In early spring, Montanans may come into contact with bee swarms that have gone off in search of a new hive. These swarms may look intimidating, but they are a great opportunity for local bee keepers.

"A big swarm will be 20,000, maybe 25,000 bees and a small swarm might be five to ten." said Department of Agriculture Entomologist Cam Lay.

If you happen to see one of these swarms (pictured above) there's an easy step you can take to help Montana's bee keepers

"There's a list on our website, at the Department of Ag., of  beekeepers who have expressed an interest in coming and picking up those swarms," Lay said. "For them, it is free bees and an established queen."

Often these swarms can be found on bushes, homes and fences. Lay says the bees will likely have larger swarms in spring, but are rarely dangerous at this point in their life-cycle.

"They protect their home and children just like anyone else would," Lay said. "Well, a swarm has no home, they have very limited supplies, just what they can hold in their stomachs, and they have no brood, no offspring, no children to protect. So they tend to be very, very docile and very, very gentle. I've seen people work swarms with their bare hands."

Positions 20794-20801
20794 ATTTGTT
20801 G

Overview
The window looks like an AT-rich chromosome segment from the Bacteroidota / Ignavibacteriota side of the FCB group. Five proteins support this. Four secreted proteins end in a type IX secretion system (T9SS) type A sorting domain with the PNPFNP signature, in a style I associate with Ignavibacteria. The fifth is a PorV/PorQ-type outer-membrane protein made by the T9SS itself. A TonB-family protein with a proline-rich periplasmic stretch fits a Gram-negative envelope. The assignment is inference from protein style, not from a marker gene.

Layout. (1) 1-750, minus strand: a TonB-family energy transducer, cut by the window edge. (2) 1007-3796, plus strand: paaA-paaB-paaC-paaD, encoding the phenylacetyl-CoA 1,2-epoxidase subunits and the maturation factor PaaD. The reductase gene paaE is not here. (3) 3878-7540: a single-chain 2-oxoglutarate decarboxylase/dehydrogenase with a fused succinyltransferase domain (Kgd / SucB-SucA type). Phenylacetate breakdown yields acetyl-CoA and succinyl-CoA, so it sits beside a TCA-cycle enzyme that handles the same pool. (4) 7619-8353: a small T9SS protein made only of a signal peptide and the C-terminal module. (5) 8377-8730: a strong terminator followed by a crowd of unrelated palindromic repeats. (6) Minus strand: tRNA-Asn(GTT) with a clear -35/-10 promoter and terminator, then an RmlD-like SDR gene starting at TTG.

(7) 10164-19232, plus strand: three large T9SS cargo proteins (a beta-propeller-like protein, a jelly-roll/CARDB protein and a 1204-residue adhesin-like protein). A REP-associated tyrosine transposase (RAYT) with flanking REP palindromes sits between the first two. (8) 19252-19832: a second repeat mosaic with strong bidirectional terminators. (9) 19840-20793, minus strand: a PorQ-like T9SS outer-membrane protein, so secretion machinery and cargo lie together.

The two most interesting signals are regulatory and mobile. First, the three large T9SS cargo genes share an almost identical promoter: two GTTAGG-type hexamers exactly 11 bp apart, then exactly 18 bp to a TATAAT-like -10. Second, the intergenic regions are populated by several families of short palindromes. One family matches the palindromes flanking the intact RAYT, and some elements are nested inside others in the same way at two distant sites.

According to Lay, Montana has a healthy bee culture. Many of the bees swarming through Montana now will complete a route that takes them down to pollinate almonds in California, and back up to pollinate Washington apples before they return next spring.

To learn more about bees, visit the Montana Department of Agriculture's website for a great article on the topic.

Cam Lay